• Acquiring money, credit, loans, goods, or services through the use of the victim’s identifying information;
  • Procuring identification documents in the victim’s name; or
  • Acquiring or obtaining access to identifying information while impersonating a law enforcement officer or Virginia official.

Third, under Section 18.2-186.3(B1), it is illegal for any person to use identification documents or identifying information of the victim (whether dead, alive, or fictitious) to avoid legal summons, arrest, prosecution, or to interfere with or obstruct a criminal investigation.

A violation of this section ordinarily constitutes a Class 1 misdemeanor, punishable by up to 12 months in jail and/or a fine of up to $2,500.

A violation of this section where the financial loss or damage is $200 or more constitutes a Class 6 felony– punishable by one to five years in prison, or, at the discretion of the court or a jury trying the case, lesser penalties of up to 12 months in jail and/or a fine of $2,500.

Upon a second conviction for identity theft, the crime becomes a Class 6 felony (even if the value of the losses remains under $200). The penalty for this is one to five years in prison, or, at the discretion of the court or a jury trying the case, lessened penalties of up to 12 months in jail and/or a fine of $2,500.

The form of identity theft where the perpetrator sells or distributes information to another when committed on five or more people constitutes a Class 5 felony. In such a case, the guilty party faces a felony conviction with 1 to 10 years in prison, or, at the discretion of a jury or the court trying the case, lessened penalties of up to 12 months in jail and/or a fine of up to $2,500.

However a case where the perpetrator committed such identity theft on 50 or more people constitutes a Class 4 felony– punishable by two to 10 years in prison and a possible fine of up to $100,000.

Any individual who violates any part of this section where, as a result, the victim is arrested or detained as part of a criminal investigation, is guilty of a Class 5 felony. Thus, the individual would face one to 10 years in prison, or, at the discretion or a jury or the court, up to 12 months in jail and/or $2,500 in fines.

In addition to these criminal penalties, the perpetrator is obligated to pay restitution to the victim to compensate for all the financial damage in addition to the expenses for correcting the inaccuracies or mistakes caused to the victim’s credit reports, bank information, etc.

As a crime similar to identity theft, it should be noted that posting the identifying information of another person with the intent to coerce, harass, or intimidate that person is a Class 1 misdemeanor punishable by up to 12 months in jail and/or a fine of $2,500 or less. If the victim of such a posting is a law enforcement officer, however, and the perpetrator knew this or had reason to know it, then the crime becomes a Class 6 felony punishable by one to five years in prison, or, at the discretion of a jury or the court trying the case, up to 12 months in jail and/or a fine not to exceed $2,500.

Credit Card Fraud (Sections 18.2-195; 18.2-195.1)

Credit card fraud is possible in multiple ways, and Section 18.2-195 covers perpetrators attempting to defraud the cardholder or merchant in addition to perpetrators attempting to defraud the credit card issuer. Furthermore, it is important to note that “credit card” includes all debit cards and pre-paid cards.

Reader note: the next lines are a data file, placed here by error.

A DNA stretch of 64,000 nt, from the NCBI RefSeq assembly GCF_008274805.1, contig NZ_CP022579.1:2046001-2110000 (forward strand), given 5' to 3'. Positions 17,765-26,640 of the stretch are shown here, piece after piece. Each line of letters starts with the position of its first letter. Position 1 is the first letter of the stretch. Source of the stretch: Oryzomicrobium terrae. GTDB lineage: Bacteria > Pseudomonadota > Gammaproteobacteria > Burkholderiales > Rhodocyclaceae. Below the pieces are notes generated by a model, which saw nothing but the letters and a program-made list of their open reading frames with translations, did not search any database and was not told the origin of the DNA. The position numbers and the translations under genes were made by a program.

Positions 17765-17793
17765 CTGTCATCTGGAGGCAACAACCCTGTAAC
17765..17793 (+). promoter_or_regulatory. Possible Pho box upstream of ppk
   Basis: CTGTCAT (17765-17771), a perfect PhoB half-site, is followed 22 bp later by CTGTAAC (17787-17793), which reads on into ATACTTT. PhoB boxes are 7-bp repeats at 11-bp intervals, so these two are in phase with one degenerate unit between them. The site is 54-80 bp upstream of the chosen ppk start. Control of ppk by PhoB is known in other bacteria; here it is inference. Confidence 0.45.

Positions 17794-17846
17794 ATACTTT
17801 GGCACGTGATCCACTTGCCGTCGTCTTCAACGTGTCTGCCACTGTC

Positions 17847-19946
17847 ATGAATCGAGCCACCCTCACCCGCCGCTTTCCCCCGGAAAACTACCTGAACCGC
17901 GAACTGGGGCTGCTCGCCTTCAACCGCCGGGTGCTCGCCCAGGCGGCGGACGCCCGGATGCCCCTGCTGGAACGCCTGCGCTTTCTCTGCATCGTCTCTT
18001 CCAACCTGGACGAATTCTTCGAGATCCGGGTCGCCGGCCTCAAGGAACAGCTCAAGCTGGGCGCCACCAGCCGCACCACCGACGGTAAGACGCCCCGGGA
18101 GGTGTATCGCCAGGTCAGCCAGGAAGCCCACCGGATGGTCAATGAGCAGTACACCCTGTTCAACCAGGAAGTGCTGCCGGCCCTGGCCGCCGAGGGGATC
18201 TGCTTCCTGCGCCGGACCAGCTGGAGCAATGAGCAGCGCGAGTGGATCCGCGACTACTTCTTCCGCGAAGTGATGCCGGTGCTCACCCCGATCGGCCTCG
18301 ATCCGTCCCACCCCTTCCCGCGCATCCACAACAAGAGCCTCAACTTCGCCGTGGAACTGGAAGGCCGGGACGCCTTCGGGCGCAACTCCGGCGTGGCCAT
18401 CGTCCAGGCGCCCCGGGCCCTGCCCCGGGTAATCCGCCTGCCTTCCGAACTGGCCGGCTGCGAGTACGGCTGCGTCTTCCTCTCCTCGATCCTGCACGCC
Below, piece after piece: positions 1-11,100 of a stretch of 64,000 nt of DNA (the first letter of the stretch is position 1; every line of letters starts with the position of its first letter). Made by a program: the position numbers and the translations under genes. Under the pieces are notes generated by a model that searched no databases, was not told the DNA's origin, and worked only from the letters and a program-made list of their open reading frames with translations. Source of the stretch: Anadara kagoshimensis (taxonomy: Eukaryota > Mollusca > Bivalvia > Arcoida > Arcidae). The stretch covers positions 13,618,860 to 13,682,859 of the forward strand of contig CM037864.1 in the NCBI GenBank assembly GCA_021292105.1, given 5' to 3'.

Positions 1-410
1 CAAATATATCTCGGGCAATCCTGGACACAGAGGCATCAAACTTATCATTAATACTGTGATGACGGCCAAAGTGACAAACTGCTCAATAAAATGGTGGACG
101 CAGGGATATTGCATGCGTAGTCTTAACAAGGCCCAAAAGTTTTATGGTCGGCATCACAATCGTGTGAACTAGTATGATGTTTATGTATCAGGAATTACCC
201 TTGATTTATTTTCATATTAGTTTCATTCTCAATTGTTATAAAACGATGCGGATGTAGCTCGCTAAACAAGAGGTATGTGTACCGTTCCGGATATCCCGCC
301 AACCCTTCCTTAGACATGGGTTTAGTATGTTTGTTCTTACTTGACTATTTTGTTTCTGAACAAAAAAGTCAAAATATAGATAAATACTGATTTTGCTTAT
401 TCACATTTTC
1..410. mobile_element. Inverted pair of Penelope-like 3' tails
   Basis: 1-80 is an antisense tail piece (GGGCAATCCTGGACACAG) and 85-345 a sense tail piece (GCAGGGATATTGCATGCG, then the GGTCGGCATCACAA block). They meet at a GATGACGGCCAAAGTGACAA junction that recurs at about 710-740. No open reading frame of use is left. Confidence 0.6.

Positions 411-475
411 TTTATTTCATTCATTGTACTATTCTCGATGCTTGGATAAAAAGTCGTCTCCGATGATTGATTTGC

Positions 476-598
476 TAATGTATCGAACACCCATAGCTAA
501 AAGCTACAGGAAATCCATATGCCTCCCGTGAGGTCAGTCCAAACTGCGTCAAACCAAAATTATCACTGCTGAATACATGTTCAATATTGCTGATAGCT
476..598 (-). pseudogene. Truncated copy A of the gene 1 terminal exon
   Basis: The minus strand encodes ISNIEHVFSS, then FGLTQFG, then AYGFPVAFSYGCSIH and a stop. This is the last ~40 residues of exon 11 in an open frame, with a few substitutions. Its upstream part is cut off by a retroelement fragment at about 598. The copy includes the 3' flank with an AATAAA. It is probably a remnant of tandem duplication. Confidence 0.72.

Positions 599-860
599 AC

First, a person is guilty of credit card fraud when, with the intent to defraud, the person:

  • Uses a credit card or credit card number the person knows is expired or revoked or stolen to acquire money, goods, services, or anything of value;
  • Uses someone else’s credit card or credit card number without that individual’s consent, or uses a credit card or credit card number that has not been issued to get money, goods, services, or anything of value;
  • Gets control of a credit card or credit card number as security or collateral for debt; or
  • Gets money from a credit card issuer when the person knows that such money is beyond credit availability or available advances.

Second, a person is guilty of credit card fraud when the person is authorized to provide money, goods, services, or anything of value upon presentation of a valid credit card, and that person with intent to defraud the issuer:

  • Gives money, goods, services, etc. to an individual when the person knows the credit card is stolen, expired, or revoked;
  • While the person does not give the cardholder money, goods, services, etc., to the cardholder, the person then tells the issuer that the money, goods, services, etc. was provided; or
  • Charges the credit card with more than allowed or authorized or known by the cardholder.

The penalties are described in Section as follows: if the person committing credit fraud defrauds cardholders, issuers, or merchants out of $200 or more over six months, it is a Class 6 felony; if the person defrauds less than $200 over six months then the crime is a Class 1 misdemeanor. If the perpetrator is guilty of a Class 6 felony, the person faces one to five years in prison, or, at the discretion of the court or a jury drying the case, reduced penalties of up to 12 months in jail and/or a fine of up to $2,500. If the perpetrator is guilty of a Class 1 misdemeanor, the crime is punishable by up to 12 months in jail and/or a fine of up to $2,500.

Lastly, if any person conspires or helps another commit credit card fraud, whether inside or outside Virginia, then that person is guilty of a Class 6 felony– facing a felony conviction with one to five years in prison, or, at the discretion of a jury or the court trying the case, lesser penalties of up to 12 months in jail and/or a fine of up to $2,500.

There is one more form of credit card fraud called credit card factoring, which occurs when an individual presents a fake credit card number transaction record of sale to the issuer or merchant. If the individual committed such an act with intent to defraud the cardholder, issuer, or merchant, the individual is guilty of a Class 5 felony– facing a felony conviction with 1 to 10 years, or, at the discretion of a jury or the court trying the case, up to 12 months in jail and/or a fine of up to $2,500. If the individual committed this act without the intent to defraud anyone, then the individual is guilty of a Class 1 misdemeanor– punishable by up to 12 months in jail and/or $2,500 in fines.